I hate fruits. It is a family folklore how much I hated bananas while I was growing up and that formed one of the basis of the first food blog post of this blog. (The pictures are amateurish but we keep it as a proof from where we had started and it is passion and love for food which made us do so many posts). I never liked grapes, guava, oranges, wax apple, water melons, jamun and the list continues. As a matter of fact, I don’t remember loving any fruit barring apples (occasionally and only a couple of slices) and mangoes only on immense and enduring insistence by Ma. I had grown up surrounded by trees, have seen and still remember my childhood friends plucking fruits out of trees but never got excited about it. Anything with a slight trace of FRUIT written on it would repel me a 100 miles in true sense.
Experimentation of dessert has not been my forte during my childhood as well as adolescence period, which makes me slightly uni dimensional, as far as love for food is concerned. So custard, has also been very very far off the radar. While in my growing years, custard was never made at home, Madhushree had plenty of it. It was almost a staple at her place for dinner with roti.
My Dadu (grandfather) used to work at a very senior level at Indian Railways in the 30s era and earlier. So he had enjoyed the best of the perks possible, which also included the khansamas and the bawarchis who, as my Dimma (grandmother) used to complain, had spoilt my Dadu in terms of the culinary exploits. Dimma complained because once Dadu had retired, the entire responsibility of pampering the luxurious taste buds fell into Dimma’s lap and without any help. There have been days when at the age of 70, she would start preparing for the kebabs since morning. Remember, this was the late 70s and early 80s. Mixer grinder was a luxury, rice cooker was available in the form of icmic cooker and pressure cookers were assets. Dimma used to make custards for us when we used to visit her and this fruit custard was her speciality. The process of making me eat that is a family folklore which shall be censored here. Food memories are always associated with persons for me.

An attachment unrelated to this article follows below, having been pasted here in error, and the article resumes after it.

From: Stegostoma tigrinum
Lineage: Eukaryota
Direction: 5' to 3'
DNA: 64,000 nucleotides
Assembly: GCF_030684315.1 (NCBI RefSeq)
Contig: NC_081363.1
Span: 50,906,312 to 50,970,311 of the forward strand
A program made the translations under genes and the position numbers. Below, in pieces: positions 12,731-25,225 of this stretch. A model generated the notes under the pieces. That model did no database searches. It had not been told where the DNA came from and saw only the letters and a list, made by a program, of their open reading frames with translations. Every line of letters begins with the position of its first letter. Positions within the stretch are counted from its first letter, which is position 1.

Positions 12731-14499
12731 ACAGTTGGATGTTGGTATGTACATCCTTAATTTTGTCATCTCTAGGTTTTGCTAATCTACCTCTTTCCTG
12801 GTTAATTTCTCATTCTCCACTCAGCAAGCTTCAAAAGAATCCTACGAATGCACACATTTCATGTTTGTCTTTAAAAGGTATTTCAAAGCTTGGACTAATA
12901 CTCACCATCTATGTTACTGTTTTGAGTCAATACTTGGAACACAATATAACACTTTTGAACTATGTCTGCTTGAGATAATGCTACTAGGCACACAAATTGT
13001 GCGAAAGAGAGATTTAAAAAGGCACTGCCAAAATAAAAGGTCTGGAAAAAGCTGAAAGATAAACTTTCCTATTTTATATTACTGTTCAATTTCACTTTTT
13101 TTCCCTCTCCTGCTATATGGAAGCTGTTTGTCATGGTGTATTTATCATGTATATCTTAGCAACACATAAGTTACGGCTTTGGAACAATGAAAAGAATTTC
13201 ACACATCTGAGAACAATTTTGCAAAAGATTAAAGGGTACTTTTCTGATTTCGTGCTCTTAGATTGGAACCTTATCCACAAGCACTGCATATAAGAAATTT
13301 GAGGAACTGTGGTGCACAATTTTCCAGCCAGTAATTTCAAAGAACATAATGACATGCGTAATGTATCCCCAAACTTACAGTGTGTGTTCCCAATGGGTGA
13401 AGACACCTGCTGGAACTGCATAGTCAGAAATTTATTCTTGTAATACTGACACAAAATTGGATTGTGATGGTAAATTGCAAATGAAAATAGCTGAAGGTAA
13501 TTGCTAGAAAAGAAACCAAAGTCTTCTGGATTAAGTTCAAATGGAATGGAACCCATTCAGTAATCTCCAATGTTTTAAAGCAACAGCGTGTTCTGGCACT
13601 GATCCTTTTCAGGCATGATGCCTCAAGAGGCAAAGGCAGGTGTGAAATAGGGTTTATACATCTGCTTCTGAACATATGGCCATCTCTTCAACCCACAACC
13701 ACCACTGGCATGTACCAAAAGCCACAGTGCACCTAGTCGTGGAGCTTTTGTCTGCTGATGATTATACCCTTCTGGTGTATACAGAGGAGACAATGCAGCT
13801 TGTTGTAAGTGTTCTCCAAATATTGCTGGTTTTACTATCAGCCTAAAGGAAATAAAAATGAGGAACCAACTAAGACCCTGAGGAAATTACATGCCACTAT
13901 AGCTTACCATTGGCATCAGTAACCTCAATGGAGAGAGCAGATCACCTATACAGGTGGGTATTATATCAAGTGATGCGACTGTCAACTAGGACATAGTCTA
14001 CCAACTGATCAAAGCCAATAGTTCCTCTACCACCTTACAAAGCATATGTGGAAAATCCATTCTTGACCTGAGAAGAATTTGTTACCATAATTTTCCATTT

One of the advantages of this fruit custard is that it overpowers or conceals the fruits in it. So even if for a middle aged fruit hating person, it is not as painful to eat the fruit chunks overloaded with cream and sweetness. And truth be told, I actually asked for a second helping.
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- 600 ml Milk
- 6 tbsp condensed milk
- 1 no vanilla pod
- 1 tsp vanilla essence
- 1 no egg yolk
- 3 tbsp cornflour
- 1 tsp nutmeg powder
- 1/2 cup golden raisins and chopped cashews
- 2 cups chopped fruits I have used mangoes, green grapes, apples, bananas, red grapes and aam papad or mango fruit leather,.
- In a heavy bottomed saucepan, bring the milk to boil along with condensed milk and vanilla pod (split the pod and scrape out the vanilla into the milk and also add the empty pod into the milk).
- Check the milk for sweetness and add more condensed milk if necessary.
- Once it has boiled, turn off the heat and let it cool down.
- In the meanwhile, in a separate large bowl, take the yolk an mix it with corn flour and vanilla essence. Add a tbsp of milk to help in making a smooth paste.
- Once the milk has cooled down, slowly pour it in the bowl of the yolk paste while stirring constantly to make sure that the paste has completely dissolved in the milk.
- Now take the saucepan back to the flame and strain the milk into the sauce pan.
- On a medium heat at first and then at low heat, continue cooking the milk.
- Add the nutmeg powder and stir. You need to stir constantly while keeping the heat low so that the egg doesn't scramble or the milk doesn't split.
- While stirring for about 5 to 6 minutes, you will start to notice that the milk is getting thicker. At this point, it is upto your judgement or I would say, preference, for the amount of thickness of the milk. Just remember that once the back of the spoon is coated with the custard base, it should work alright. Also, when the custard cool down, it thickens up further.
- Once you have achieved your desired consistency, turn off the heat and let the custard cool down.
- Add the chopped fruits and nuts. It is not necessary that you add only 2 cups of chopped fruits. Use as much as you want depending on the amount of liquid that you will like in the custard.
- Keep the custard in the refrigerator and serve chilled.